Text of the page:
Thus far, the coverage of the Senate’s investigation of Mentor has been watered-down at best.

Damage-control may be more accurate.

The Senate report and its recommendations call for further data-mining, which will inevitably serve to bolster these partnerships and the profits they generate.

Rather than demanding an investigation of the public-private structures and their architects (like Jones) that allow organizations like Mentor to profit off the backs of our most vulnerable populations, media outlets like the Intercept limit their coverage to this one firm.

Sadly, this should surprise no one.

The Intercept receives most of its funding from the Omidyar Network, which is deeply linked to the development of the very same pay-for-success schemes that Tripp Jones is building.

In fact, Omidyar even gave a million dollars to Jones’s New Profit – the group that is now busy turning our public education system into one that can be profit-mined as thoroughly as the foster care system.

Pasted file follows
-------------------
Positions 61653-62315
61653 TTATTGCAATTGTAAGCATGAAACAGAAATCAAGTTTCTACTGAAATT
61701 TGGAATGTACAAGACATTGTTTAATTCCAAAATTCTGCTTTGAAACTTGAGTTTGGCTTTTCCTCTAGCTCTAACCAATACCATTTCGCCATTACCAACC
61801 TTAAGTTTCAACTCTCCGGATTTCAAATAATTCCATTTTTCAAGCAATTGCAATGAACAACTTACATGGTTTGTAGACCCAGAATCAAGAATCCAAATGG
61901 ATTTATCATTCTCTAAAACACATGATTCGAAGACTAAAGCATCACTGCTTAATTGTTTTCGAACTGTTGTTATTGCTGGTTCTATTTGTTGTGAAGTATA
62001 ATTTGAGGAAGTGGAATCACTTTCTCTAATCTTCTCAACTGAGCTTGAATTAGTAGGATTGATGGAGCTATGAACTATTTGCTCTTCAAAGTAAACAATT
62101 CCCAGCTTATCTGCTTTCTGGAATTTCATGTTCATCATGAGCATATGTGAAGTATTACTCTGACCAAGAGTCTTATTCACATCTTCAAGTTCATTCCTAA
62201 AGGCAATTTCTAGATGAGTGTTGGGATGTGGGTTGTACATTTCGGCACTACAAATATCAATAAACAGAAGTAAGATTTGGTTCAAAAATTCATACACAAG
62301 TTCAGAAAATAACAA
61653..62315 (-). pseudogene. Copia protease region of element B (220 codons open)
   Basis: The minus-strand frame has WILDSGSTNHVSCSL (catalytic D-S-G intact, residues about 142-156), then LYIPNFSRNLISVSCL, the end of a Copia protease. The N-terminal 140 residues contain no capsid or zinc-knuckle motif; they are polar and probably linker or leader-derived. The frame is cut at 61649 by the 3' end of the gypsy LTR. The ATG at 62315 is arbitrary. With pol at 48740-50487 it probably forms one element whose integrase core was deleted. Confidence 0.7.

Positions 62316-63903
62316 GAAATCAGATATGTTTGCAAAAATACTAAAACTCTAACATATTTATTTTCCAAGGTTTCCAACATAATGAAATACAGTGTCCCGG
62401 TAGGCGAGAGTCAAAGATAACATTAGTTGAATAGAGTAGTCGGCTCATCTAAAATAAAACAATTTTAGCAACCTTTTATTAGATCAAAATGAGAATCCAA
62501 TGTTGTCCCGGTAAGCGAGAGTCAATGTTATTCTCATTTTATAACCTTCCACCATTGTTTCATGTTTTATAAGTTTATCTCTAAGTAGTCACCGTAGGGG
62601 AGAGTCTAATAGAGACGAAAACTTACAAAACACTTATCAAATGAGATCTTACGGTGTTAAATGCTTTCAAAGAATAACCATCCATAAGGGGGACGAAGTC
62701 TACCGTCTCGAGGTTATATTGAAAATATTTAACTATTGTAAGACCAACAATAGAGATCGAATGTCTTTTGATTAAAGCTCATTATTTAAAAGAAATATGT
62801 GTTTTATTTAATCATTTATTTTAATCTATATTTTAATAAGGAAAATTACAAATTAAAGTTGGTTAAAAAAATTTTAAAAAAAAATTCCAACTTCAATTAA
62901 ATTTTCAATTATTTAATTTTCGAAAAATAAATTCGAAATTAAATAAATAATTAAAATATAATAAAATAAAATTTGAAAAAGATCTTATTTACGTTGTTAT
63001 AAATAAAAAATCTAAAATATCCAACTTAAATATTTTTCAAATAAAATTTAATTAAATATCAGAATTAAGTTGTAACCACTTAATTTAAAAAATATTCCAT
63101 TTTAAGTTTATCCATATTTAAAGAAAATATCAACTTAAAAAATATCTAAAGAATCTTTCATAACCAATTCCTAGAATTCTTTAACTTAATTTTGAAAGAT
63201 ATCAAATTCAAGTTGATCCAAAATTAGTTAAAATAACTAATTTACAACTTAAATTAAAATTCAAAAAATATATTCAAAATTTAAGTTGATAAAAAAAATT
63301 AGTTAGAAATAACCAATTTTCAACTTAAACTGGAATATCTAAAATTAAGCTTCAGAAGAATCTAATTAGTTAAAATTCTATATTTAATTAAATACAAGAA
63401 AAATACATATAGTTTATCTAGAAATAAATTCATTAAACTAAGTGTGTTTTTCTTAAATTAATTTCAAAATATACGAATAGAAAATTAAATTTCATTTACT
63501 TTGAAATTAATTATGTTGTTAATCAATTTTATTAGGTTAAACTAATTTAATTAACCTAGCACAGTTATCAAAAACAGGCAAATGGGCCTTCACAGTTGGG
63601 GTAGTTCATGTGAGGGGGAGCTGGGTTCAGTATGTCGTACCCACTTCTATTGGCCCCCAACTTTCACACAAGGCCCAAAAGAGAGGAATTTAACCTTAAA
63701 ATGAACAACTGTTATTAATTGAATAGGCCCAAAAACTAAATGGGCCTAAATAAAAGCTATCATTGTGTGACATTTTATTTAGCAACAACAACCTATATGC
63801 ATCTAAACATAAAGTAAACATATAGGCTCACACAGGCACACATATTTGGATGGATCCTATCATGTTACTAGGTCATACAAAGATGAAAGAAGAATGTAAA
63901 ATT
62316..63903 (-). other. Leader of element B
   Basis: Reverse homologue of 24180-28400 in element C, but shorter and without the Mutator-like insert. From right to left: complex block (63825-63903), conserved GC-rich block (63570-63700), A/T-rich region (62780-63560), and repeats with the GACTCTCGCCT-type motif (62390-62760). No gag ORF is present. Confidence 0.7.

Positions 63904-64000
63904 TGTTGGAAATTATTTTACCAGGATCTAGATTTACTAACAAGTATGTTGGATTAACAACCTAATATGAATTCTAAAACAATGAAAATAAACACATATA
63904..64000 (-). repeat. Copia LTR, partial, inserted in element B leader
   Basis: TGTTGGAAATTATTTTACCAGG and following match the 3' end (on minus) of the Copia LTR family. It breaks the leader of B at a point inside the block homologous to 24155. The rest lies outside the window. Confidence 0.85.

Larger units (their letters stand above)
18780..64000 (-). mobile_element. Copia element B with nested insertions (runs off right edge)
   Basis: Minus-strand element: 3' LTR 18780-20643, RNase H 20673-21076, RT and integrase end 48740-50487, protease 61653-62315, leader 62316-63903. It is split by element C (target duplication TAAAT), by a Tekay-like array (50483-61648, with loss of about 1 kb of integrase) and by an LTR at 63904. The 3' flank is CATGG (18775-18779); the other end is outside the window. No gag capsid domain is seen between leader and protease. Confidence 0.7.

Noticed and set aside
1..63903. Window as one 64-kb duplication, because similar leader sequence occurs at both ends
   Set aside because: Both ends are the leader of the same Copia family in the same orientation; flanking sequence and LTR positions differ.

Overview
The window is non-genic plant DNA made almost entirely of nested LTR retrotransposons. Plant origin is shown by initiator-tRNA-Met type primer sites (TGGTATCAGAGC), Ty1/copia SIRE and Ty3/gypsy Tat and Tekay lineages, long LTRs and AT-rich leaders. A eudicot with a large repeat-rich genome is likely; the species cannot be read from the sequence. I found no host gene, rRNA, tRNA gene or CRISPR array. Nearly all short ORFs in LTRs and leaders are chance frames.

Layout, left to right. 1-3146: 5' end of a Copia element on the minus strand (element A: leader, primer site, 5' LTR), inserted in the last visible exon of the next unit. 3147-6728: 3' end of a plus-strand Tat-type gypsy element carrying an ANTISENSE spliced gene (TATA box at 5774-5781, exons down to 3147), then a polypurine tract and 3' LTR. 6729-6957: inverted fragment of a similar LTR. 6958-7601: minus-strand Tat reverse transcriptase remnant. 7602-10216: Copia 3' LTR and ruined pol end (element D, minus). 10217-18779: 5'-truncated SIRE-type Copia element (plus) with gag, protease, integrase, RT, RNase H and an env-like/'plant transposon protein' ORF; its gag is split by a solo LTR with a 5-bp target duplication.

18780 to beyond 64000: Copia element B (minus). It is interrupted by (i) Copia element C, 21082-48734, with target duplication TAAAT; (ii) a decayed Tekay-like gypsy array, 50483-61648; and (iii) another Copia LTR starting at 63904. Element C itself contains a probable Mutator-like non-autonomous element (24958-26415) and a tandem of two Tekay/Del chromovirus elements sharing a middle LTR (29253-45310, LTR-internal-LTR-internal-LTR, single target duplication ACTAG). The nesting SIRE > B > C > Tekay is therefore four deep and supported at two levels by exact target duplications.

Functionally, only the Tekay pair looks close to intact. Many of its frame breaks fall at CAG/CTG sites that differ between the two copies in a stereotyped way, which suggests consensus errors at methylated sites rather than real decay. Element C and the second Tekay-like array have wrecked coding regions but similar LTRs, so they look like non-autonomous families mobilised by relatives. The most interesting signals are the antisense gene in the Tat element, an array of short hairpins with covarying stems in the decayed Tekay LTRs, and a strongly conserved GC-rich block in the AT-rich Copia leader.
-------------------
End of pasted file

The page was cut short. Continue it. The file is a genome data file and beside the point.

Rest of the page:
And so it is up to us, parents and other concerned citizens, to spread the word about what is happening to children, and – hopefully – to make it stop.

10336589_330964540389199_7543365159374977443_n-474x632

 

(This is Alexandria Hill, who was killed in a Mentor foster home in 2013.)

Ivanka Trump Becomes Latest Billionaire to Push “Computer Science for All” Hoax

On Wednesday, an op-ed written by Ivanka Trump appeared in the New York Post.

Joining a long list of public school-meddling billionaires who have no education qualifications nor children in public school of their own, Ivanka claimed the nation’s children as the subject of her White House pet project by calling for expansion of computer science and coding in America’s public schools.